A 12-Year-Old Will Fight a 24-Year-Old in Japan This Weekend

You may not like the sound of it, but Japan has a long history of youths fighting adults in exhibition matches.

by Jake Hughes
May 18 2017, 5:43pm

A month ago, news broke of Japanese fight promotion Deep organising an amateur MMA fight between a 12-year-old known as Momo and 24-year-old Momoko Yamazaki at the event Deep Jewels 16 on May 20th. Yamazaki has been billed as a former delinquent with a love for street fighting, with an amateur record of 2-3, while Momo—predictably—is slated to make her debut. The pair will be fighting at the 95lbs minimumweight limit.

Western fighters and journalists were outraged. Former UFC middleweight Gerald Harris said the fight shouldn't be legal, while former UFC bantamweight Sarah Kaufman questioned how this could possibly be allowed by an athletic commission. This is Japan—like in almost every country bar the United States—Japan does not have an athletic commission in the same way the USA does. The UFC just announced it will be returning to Japan's famed Saitama Super Arena in September and the promotion, like before, will be acting as its own commission, conducting its own drug testing and medicals, to make up for that fact.

Whether it was virtuous faux horror or legitimate anger emanating from the western MMA scene, Yamazaki, who has lost two fights in a row, felt the need to defend her decision to fight someone half her age.

Considering the fact one can become a professional MMA fighter aged 15 in Japan, this is just an exhibition bout and Deep Jewels amateur rules are rather stringent. Both competitors will be wearing headgear, shin guards, knee pads, and gloves with thicker padding. On the feet, it will essentially be an amateur kickboxing contest—the only part of the fight which allow strikes to the head—while any ground play will effectively be a grappling match without the strikes like in professional MMA.

Oh, and by the way, the above video from a Deep Jewels event shows 13-year-old Yukari Yamaguchi easily defeating 32-year-old then veteran of 19 fights, Nana Ichikawa. It's regular practice in Japan. Young fighters with lots of potential will often be paired up against older and relatively unskilled opposition in the amateur ranks to whip up some hype well ahead of their professional careers. Momo's contest against Yamazaki is no different to what happened with Yamaguchi back in 2011.

Like Momo, Yamaguchi hails from the famed Hakushinkai Karate gym in Toyohashi. Other teammates of Momo include young, upcoming Japanese talents such as 22-year-old Invicta FC veteran Mizuki Inoue and her younger brother, Naoki Inoue—who at 19, has already earned a UFC call-up thanks to the flyweight's flawless 10-0 record.

Hakushinkai coach Sadanori Yamaguchi has a knack of developing fighting prospects. His student Yukari has already found success in both MMA and shoot boxing in her native Japan despite her mere 18 years, while Mizuki Inoue defeated UFC's Australian strawweight duo of Alex Chambers and Bec Rawlings aged just 17 and 18 at the time.

According to the Hakushinkai coach, Momo has been training at the gym since she was in kindergarten. He offered a statement to CJS Report saying: "[Momo's] fight is going to be held under amateur rules in the preliminary part of the event and Deep Jewels amateur rules are very safe. Some of the reports published in America have false information such as Momo will be fighting a professional fighter. That is not true at all. Momo is fighting an amateur fighter with no pro-experience. Also, Momo has been training 6 days a week since she was in kindergarten. So far she has competed in over 100 amateur BJJ, Kickboxing, and Karate matches, therefore, she has far more experience in combat sports than her upcoming opponent Ms. Momoko Yamazaki.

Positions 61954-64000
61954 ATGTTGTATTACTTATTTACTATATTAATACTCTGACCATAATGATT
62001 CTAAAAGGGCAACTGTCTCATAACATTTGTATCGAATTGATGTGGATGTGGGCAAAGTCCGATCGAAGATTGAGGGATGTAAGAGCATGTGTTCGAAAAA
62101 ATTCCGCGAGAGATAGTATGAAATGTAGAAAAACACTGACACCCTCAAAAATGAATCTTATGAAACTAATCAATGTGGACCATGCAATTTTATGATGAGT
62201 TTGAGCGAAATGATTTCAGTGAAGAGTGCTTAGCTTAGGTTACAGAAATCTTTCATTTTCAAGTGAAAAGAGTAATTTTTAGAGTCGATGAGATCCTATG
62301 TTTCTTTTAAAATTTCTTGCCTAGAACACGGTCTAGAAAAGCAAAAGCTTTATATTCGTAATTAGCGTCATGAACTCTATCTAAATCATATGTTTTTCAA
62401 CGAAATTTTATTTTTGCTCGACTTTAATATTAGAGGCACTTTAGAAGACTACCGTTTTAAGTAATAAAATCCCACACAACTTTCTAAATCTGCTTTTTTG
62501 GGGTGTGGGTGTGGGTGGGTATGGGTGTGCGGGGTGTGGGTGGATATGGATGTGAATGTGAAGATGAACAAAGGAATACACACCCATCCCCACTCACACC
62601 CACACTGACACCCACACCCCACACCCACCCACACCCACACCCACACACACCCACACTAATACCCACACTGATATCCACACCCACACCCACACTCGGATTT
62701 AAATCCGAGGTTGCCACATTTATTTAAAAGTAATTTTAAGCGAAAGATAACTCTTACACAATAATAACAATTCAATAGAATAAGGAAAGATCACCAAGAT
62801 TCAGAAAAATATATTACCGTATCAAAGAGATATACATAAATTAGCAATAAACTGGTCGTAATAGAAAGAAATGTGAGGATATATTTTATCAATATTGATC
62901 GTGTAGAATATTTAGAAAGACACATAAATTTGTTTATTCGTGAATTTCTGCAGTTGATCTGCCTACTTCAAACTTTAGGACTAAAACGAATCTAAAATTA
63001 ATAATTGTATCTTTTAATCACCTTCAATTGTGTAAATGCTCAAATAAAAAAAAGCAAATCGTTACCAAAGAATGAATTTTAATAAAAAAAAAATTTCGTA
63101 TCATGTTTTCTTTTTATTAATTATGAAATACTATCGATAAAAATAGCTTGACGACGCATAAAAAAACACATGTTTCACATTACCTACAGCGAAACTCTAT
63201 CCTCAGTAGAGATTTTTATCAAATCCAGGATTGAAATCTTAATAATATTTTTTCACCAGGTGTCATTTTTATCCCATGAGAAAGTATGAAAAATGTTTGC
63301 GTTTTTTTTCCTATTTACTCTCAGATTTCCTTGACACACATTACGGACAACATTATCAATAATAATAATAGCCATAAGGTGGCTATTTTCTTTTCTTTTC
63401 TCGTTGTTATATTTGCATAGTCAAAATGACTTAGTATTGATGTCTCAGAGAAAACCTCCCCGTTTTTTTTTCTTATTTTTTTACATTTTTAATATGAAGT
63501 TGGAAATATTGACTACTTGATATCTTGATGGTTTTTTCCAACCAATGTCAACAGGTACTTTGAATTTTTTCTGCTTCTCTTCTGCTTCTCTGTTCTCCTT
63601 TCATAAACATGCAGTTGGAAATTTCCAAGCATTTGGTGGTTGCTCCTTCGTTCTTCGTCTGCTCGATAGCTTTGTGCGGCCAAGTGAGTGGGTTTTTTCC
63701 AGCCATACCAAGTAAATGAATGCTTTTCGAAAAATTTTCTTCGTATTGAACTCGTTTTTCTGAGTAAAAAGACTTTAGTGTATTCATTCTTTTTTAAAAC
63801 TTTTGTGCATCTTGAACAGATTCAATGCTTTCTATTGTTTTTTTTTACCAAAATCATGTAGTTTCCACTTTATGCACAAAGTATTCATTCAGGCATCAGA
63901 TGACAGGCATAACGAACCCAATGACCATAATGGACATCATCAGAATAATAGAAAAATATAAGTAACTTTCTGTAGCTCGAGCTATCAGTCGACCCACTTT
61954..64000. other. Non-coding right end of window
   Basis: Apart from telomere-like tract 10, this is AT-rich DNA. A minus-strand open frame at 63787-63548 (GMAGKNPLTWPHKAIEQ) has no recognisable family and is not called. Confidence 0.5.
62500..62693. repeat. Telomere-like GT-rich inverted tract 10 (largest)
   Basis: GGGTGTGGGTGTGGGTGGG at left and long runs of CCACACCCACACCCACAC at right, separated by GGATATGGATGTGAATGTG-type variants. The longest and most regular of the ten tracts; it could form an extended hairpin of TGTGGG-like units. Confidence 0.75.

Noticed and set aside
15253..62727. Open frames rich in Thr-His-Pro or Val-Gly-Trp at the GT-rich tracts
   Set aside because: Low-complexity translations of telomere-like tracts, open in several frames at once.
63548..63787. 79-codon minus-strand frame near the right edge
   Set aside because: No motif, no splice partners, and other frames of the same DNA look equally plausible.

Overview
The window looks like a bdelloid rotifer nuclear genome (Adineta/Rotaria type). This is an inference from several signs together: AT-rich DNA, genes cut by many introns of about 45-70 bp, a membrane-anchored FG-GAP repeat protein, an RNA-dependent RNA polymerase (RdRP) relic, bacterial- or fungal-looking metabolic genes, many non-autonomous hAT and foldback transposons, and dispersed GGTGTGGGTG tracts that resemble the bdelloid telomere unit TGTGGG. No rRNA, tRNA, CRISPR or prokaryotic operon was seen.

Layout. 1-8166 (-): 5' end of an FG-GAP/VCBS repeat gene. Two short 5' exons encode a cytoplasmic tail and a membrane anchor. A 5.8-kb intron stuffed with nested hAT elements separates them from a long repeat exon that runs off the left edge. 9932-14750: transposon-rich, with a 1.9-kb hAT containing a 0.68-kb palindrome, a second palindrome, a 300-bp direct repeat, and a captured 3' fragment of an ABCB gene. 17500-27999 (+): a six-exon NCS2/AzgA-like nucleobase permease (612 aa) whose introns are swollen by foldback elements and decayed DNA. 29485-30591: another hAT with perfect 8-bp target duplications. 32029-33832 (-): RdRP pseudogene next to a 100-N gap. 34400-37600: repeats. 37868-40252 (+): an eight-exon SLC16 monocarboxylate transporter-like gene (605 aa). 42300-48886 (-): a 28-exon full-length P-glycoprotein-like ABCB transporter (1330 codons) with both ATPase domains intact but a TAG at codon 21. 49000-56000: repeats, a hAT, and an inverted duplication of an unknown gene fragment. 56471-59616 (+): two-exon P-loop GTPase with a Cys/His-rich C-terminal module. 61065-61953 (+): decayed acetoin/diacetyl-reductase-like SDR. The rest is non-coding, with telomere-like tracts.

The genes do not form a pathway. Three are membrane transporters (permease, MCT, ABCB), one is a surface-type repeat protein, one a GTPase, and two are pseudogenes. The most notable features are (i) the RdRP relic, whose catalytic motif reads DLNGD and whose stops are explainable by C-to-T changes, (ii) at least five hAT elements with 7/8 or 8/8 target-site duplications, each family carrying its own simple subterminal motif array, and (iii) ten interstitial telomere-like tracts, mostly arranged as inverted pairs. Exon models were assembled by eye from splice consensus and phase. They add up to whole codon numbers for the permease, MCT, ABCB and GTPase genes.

"Since Momo is just three centimeteres shorter and three kilograms less than Yamazaki, I have decided to accept the offer from Deep Jewels because I believe Momo is fully capable of fighting Ms. Yamazaki. As far as I know, in the past, Jewels has done fights between 13 year olds vs adults, 12 year olds vs adults, and in those fights, the younger fighters won by submission."

Yamaguchi later added: "If you look at these proven track records of teenage fighters from my dojo, and if you can imagine the effort my students have been putting into training, I hope, all of you out there realize that this matchmaking by Deep Jewels is not something crazy. In addition, I've never forced my students to fight or compete. Momo is very excited about fighting for the promotion she has admired for years and she has been training very hard."

A lot of the furore of Momo's debut amateur contest from this side of the world stemmed from journalists living outside the MMA bubble, with the NY Post, UK tabloid press, and Complex being among those who exaggerated the announcement's shock factor for precious internet traffic. The article from Complex is rather telling in this, with writer Chris Yuscavage opening his piece with an admission that he's never watched Japanese MMA, but had become acquainted with Japan's "shock factor" MMA fights while researching about Momo. Meanwhile, the UK's Daily Star outright lied, claiming Momo's opponent Yamazaki was a professional.

12-year-olds competing in amateur MMA may not sit well with you, but it's not considered taboo in Japan. Reducing the Japanese MMA scene to only focusing on its "shock" side is fast becoming tired editorial trope. Culturally, Japan is totally different to what we're used to in the western world and we can't expect their MMA scene to be any different—Japanese fight organisations are catering for their audience, not ours. Still, one can't help but to worry that matchups like these only hurt the reputation of MMA as it continues to solidify itself as a mainstream global sport.